How to Repurpose a Comforter

An old comforter that has a stain or a tear on it does not need to head to the landfill. With a pair of scissors and some creativity, you can re-use or repurpose that comforter into another useful household object or even into several objects. Make use of the filling inside the comforter as well as the exterior fabric.

Pet Bed

An old comforter has everything you need to make a soft bed for a cat or dog: filling and fabric. Simply fold the comforter into quarters so that you have a large, puffy square or rectangle. Stitch the folded comforter together along the four sides to make a large cushion. You can even make a no-sew version of the bed by slipping the folded comforter into an old, large pillowcase. (See Reference 2)

Thermal Curtains

Transform a slightly worn or faded comforter into the lining for a pair of thermal curtains. Not only does reusing a comforter as curtains keep an item out of the landfill, it also provides insulation for your home, reducing your energy use. Thermal curtains also provide privacy and block light. To make the curtains, cut the comforter to the size of your window, then sandwich between two layers of fabric. Stitch the fabrics together to enclose the comforter and finish the curtains. (See Reference 1)

Pillows and Other Soft Crafts

As long as the filling inside the comforter is in good condition, you can repurpose it to make throw pillows for your home. Cut open the comforter and remove the filling. Use the filling as stuffing in a homemade pillow or to add more padding to an existing pillow. If you like, use the fabric from the comforter as the pillow's fabric. The filling can be useful for more than pillows; use it for any other craft project that would normally call for polyester fill, such as making Santa Claus' beard or for lining stuffed animals.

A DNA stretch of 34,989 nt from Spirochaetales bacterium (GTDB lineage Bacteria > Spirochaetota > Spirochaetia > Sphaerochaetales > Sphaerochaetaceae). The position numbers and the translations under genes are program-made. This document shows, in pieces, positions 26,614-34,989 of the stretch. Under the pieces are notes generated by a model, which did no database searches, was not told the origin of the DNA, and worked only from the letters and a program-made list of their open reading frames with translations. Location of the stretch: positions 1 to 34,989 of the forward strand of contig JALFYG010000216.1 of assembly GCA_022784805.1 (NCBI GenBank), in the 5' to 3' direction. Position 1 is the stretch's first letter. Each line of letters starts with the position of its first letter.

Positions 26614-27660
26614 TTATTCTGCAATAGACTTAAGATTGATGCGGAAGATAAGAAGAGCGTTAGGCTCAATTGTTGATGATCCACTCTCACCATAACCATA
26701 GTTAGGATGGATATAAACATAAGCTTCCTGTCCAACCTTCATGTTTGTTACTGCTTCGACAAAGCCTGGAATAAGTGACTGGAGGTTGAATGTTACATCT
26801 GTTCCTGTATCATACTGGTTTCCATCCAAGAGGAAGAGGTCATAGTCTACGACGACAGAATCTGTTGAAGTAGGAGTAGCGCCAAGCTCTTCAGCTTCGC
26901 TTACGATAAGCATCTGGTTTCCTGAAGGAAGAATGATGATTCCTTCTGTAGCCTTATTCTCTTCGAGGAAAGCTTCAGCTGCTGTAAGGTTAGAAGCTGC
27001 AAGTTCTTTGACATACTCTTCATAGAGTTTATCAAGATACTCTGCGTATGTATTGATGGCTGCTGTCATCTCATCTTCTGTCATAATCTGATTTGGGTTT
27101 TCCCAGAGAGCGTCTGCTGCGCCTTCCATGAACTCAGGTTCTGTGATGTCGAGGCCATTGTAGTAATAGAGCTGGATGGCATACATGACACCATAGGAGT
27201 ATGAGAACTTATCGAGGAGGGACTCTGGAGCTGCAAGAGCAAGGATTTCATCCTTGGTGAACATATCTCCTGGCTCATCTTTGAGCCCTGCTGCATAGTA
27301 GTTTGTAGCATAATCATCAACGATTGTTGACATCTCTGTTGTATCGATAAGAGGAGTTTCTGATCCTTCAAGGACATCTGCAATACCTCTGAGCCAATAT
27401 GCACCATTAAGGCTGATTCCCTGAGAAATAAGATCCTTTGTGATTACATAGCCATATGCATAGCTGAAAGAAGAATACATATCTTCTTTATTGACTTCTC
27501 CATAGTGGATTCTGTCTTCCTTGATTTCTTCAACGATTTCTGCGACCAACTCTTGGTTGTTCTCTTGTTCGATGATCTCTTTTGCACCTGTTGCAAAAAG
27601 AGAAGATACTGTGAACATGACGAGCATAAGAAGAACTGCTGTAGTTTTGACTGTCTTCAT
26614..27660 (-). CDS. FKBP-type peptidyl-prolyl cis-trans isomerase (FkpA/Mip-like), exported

Home Decor

If the comforter has a pretty pattern on it, cut it up and transform it into wall art. Save the filling for another use if you can. Smooth the fabric over an already stretched canvas, and staple the ends of the fabric to the back of its frame. Another option is to place a piece of fabric in a picture frame. Make several small wall hangings with multiple pieces of the comforter, or cut one large piece of fabric to make a single, large artwork.

 

About the Author

Based in Pennsylvania, Emily Weller has been writing professionally since 2007, when she began writing theater reviews Off-Off Broadway productions. Since then, she has written for TheNest, ModernMom and Rhode Island Home and Design magazine, among others. Weller attended CUNY/Brooklyn college and Temple University.